It is amazing what ten days and a little water can do.
I had been on several mission trips before, so I went into this trip to Tegucigalpa, Honduras expecting to build a house or two, lay some cement, eat weird food, and maybe hand out some vitamins. My expectations turned out to be wrong - I was getting ready to experience no ordinary mission trip.
From the first Friday our group's goal was to evangelize. We went to remote villages and shared the good news with people who were aching to hear it. We went into schools (public and private) and taught children of all ages about the Bible. We went from house to house (really from shack to shack) encouraging Christians and presenting the Gospel to those that were not Christians. We took the Bible and its message to more than 2,500 people. God was glorified through us and we give him all the praise.
But, the most impacting part of our trip occurred on the third day. The events of that day will forever be burned in my mind. On that day Alex died.
Our Saturday began at 6:30 A.M. with an early breakfast then a three and a half hour drive to go thirty-eight miles over rough, rocky terrain in Mission Caribe's school bus which was packed full of equipment, Hondurans, and Gringos. Upon arrival in Chapoline, the group hikes about a half a mile to a stream. There we witnessed two brand-new Christians be baptized into faith in Christ Jesus. After rejoicing with our new brother and sister, we hiked about two and a half more miles to the soccer (futbol) field.
Before dividing into teams, Dennis and Zack led the group of mission workers and local youth in a devotion and worship. The game lasted about two hours (the blue team won). After it was over, we headed back to the bus for a lunch of sandwiches and juice.
We then had the opportunity to hand out clothes to the people of Chapoline. Our next project was the church service planned for the afternoon. I was part of the team in charge of teaching the children. Not long after we started the lesson, we got word that Alex was missing and believed drowned.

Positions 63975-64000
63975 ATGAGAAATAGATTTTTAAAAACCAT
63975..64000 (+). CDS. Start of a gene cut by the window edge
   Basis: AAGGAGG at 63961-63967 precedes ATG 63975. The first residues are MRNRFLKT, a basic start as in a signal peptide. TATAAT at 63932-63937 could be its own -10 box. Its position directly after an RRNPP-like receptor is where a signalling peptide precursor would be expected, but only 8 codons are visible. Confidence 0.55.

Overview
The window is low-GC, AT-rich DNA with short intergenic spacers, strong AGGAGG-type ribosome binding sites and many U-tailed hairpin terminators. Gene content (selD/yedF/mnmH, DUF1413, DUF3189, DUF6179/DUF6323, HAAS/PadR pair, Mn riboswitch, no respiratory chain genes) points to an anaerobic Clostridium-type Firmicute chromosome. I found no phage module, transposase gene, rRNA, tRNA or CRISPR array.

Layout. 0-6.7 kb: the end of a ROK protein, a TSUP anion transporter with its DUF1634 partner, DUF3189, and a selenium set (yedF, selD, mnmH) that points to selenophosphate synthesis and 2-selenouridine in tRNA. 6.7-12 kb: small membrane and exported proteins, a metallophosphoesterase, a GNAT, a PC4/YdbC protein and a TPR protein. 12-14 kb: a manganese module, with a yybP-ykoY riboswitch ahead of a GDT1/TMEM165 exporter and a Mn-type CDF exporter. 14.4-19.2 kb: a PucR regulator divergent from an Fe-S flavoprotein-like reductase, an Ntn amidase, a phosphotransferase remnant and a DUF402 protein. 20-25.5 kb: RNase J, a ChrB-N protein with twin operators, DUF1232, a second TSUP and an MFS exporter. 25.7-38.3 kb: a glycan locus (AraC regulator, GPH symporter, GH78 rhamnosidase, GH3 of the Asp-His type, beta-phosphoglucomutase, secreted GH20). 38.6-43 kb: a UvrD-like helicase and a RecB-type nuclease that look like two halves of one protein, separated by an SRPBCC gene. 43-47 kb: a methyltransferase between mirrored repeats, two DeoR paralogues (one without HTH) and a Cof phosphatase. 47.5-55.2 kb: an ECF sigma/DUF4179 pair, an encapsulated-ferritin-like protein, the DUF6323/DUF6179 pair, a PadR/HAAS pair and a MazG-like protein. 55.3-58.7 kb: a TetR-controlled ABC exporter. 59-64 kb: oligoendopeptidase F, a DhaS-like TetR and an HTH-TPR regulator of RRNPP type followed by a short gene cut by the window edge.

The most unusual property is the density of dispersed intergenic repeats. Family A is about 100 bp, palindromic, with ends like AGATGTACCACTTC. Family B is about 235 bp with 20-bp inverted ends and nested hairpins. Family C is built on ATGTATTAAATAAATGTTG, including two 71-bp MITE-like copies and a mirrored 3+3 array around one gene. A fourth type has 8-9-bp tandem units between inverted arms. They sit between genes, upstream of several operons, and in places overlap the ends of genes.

Alex was a nineteen-year-old boy who was a student of the Bible and attended classes at the mission. Like that Saturday, many times he would go out with the team to the churches to help out. He had just barely made it on the bus that morning before we left Tegucigalpa. He was on the "white" soccer team.
After lunch he and a few others decided to go swimming. What became apparent after his body was found was that he had dove in and hit his head on the rocks at the bottom of the pool. When they pulled his body out of the water, two of our team members, Melissa and Deb, attempted CPR to make every effort in hope that somehow his life might be preserved, but Alex was gone.
I had never seen death so close. A young man with whom I ate lunch with not too long ago would never eat again. My mind was in shock. The question on all of our minds was, "Did Alex accept Jesus Christ as his savior?" To our great joy we found out that Alex had accepted Christ and been baptized just two months prior to that fateful Saturday.
We experienced that day two people begin their new lives in Christ and in the same stream a young man end his physical life to begin a new life in heaven.
You might think that this tragedy placed a damper on the rest of the trip on the work of Mission Caribe. No. We would not let death triumph over the possibility of new lives waiting to be born. God's work must go on - and it did - and it will.
My experience in Honduras will never be forgotten. What did I learn? I learned that even though tragedy/bad things happen, God triumphs always. As a result of Alex's life and his death, his sister came to know the Lord and was baptized. His mother is not far behind.
As I left the runway in Tegucigalpa, Honduras, my heart was overwhelmed with a great love for the people of Honduras and the hope that someday I will return.